I had been debating as to whether we should incorporate the topic of insurance into a future community event, or add it onto the tail end of our upcoming ‘host safety’ event on June 4th (free tickets are still available btw).
I’ll likely still touch on insurance at our June 4th event, but I wanted to put some of my thoughts into writing here first and I’m happy to answer any questions anyone has from now until the community event.
Insurance: what Peerspace covers
There’s been a lot of confusion about what Peerspace’ insurance policy covers, both from hosts and also from renters.
First, have a look at Https://peaceofmind.peerspace.com for a really good description of what Peerspace covers.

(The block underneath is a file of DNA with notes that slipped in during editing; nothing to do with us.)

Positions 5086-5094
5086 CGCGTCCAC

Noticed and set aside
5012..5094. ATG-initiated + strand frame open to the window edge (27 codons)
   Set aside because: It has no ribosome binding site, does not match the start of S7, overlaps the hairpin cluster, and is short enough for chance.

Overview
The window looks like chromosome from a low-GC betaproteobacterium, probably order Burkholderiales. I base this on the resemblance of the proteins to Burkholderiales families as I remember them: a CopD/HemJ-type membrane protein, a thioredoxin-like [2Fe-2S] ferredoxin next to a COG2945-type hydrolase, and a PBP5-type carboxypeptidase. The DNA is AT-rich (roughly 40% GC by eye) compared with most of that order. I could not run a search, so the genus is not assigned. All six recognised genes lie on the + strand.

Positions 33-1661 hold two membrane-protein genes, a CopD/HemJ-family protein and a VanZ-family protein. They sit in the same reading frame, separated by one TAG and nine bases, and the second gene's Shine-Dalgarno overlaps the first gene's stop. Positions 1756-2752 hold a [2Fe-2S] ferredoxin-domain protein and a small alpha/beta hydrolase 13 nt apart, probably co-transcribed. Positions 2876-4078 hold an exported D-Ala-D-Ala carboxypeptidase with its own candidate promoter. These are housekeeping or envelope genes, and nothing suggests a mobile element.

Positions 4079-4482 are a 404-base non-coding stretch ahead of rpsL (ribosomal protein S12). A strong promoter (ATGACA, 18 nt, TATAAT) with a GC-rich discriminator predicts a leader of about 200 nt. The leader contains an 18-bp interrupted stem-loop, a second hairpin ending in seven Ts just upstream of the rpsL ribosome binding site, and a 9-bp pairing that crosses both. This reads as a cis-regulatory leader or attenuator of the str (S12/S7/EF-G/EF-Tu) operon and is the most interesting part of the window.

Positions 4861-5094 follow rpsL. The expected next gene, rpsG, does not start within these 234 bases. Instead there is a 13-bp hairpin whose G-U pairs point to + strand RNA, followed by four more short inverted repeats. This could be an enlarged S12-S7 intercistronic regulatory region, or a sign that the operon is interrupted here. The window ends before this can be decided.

It’s meant to only protect hosts against damage or injury liability claims brought against THEM. These are things like slip and fall accidents in your space, or if you knock over one of your renter’s lights - they are not in any way intended on covering damage to YOUR equipment or property.
While this liability insurance is great to have, it’s also not intended to replace your need for private business insurance and I’ll explain why in a minute. But first:
INSURANCE: why your renters need it
There’s a show I used to watch about a neurotic detective called ‘Monk’. He always used to say “you’ll thank me later”. GET A CERTIFICATE OF INSURANCE FROM YOUR RENTERS…you’ll thank me later. If I could change one thing about Peerspace, I would make insurance mandatory and have Peerspace collect insurance paperwork, as I cannot think of a single event or production rental where you wouldn’t want your renters to be insured.
If they are a producer or a photographer working without insurance, they are not professional. Liability insurance is perhaps 40-60 per month; it’s so cheap that I can’t see why anyone would intentionally conduct business without it.